A sample run of our text-based program may look like this:

Sample output

    %python3 master.py
    
    I have a 4 letter code, made from 6 colours.
    The colours are R, G, B, Y, P, or O.

	Your guess: GGGG
    Not quite. You get 0 black pegs, 0 white pegs.

        Your guess: YYYY
    Not quite. You get 1 black pegs, 0 white pegs.

        Your guess: YOYO
    Not quite. You get 0 black pegs, 2 white pegs.

        Your guess: PPYO
    Not quite. You get 1 black pegs, 2 white pegs.

        Your guess: POYB
    Not quite. You get 1 black pegs, 3 white pegs.

        Your guess: PBOY
    You win! Aren't you smart.


Design an Algorithm:
Once you understand how the game works, you should design a pseudocode plan of attack. The general steps are:

Some of these steps are straight-forward, but certainly it would be worth your while to write down an approach to randomly generating the code, and giving the clue. Here is our recommendation for the latter algorithm is as follows:

Implement a Design:
Now that you have some of the kinks worked out in theory, it is time to write your program master.py.

You may assume the user always provides a guess with the available colors, and always in uppercase.

Make and use an integer constant NUM_TURNS that represents the number of allowable turns and set this to 10..

To generate the code, write a function

    generateCode() 

that generates the codemaker's code (and returns it as a String to the caller). That is, this function should randomly generate 4 colored pegs, selected from R, B, G, Y, O, and P, and return it as a 4-letter string. You'll want to use the random methods as discussed in lab03 in order to randomly generate a color for each peg. In particular, you'll generate an integer between 0 and 5 inclusive. You can use this as an index into the string "RBGYOP" of all of the color symbols to get your next color.

Test your generateCode function thoroughly before continuing. Once it's working, write a second function

    evaluateGuess( code, guess )

that returns the numbers of white and black clue pegs according to the given guess and code. Keep going around the guess loop until the number of black pegs is 4 or the user has name NUM_TURNS guesses.

Note that you can "change" the ith character in a string s to an 'x' as follows:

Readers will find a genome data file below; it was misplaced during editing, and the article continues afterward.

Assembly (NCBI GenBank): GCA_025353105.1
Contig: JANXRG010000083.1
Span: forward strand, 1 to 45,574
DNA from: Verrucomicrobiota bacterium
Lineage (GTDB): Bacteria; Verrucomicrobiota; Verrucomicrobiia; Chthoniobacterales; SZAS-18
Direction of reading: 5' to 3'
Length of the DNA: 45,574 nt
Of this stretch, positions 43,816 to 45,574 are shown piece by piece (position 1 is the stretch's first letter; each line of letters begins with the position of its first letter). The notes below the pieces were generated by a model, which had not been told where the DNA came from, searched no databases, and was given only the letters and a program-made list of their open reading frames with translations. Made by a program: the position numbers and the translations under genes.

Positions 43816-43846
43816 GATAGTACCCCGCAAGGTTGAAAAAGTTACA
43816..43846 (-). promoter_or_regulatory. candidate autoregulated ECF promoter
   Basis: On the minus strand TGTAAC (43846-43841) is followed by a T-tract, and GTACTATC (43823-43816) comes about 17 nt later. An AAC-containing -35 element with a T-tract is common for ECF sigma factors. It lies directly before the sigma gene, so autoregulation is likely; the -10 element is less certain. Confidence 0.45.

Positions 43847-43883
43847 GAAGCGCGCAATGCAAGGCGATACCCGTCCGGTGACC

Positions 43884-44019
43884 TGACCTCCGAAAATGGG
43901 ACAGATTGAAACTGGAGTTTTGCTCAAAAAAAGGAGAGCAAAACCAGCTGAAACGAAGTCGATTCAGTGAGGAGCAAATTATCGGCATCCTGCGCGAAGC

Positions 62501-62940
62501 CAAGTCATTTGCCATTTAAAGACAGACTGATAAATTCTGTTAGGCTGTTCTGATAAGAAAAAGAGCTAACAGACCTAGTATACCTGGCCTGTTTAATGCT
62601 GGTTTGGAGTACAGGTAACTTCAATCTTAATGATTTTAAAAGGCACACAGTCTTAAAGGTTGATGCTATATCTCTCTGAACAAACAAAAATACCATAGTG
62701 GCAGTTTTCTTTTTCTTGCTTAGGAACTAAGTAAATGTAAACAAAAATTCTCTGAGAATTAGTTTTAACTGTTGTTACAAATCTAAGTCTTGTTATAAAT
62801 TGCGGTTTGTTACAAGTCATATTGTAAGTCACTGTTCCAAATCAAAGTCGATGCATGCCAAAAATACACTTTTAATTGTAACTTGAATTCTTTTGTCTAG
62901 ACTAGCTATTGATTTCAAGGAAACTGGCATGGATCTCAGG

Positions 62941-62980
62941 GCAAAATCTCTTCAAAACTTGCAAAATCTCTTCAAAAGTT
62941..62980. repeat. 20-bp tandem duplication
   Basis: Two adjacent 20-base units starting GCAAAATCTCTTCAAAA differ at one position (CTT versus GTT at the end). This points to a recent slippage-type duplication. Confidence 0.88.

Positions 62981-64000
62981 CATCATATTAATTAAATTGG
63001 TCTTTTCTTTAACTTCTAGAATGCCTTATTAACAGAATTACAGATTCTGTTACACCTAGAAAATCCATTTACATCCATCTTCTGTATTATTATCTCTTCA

s = s[0:i] + "x" + s[i+1:len(s)]

Also note you can omit the len(s) from the above expression. That is, if you write s[i:], Python interprets that as the substring of s from position i to the end. Similarly, s[:i] denotes the substring of s from the beginning up to (but not including) i.



Test the Program:
It is hard to test your program with a random code that you don't know. One trick that helps is to have your generateCode( ) function return a code that you do know. After generateCode( ) is debugged; insert a new first line:
            return "RYGY"
you can then tell if your evaluateGuess( ) function is giving correct answers. Remember to remove (or comment out) this line before you hand in your program.


Handin

If you followed the Honor Code in this assignment, make a README file that says

I affirm that I have adhered to the Honor Code in this assignment.

You now just need to electronically handin all your files. As a reminder

 
     % cd             # changes to your home directory
     % cd cs150       # goes to your cs150 folder
     % handin         # starts the handin program
                      # class is 150
                      # assignment is 4
                      # file/directory is lab04
     % lshand         # should show that you've handed in something

You can also specify the options to handin from the command line

 
     % cd ~/cs150     # goes to your cs150 folder
     % handin -c 150 -a 4 lab04

File Checklist


You should have submitted the following files:
   monte.py
   checkerboard.py
   sketchy.py mastermind.py picture.py (for ease of grading)
   README


Last edited January 27, 2015 T. Wexler, A. Sharp, C. Taylor, R. Geitz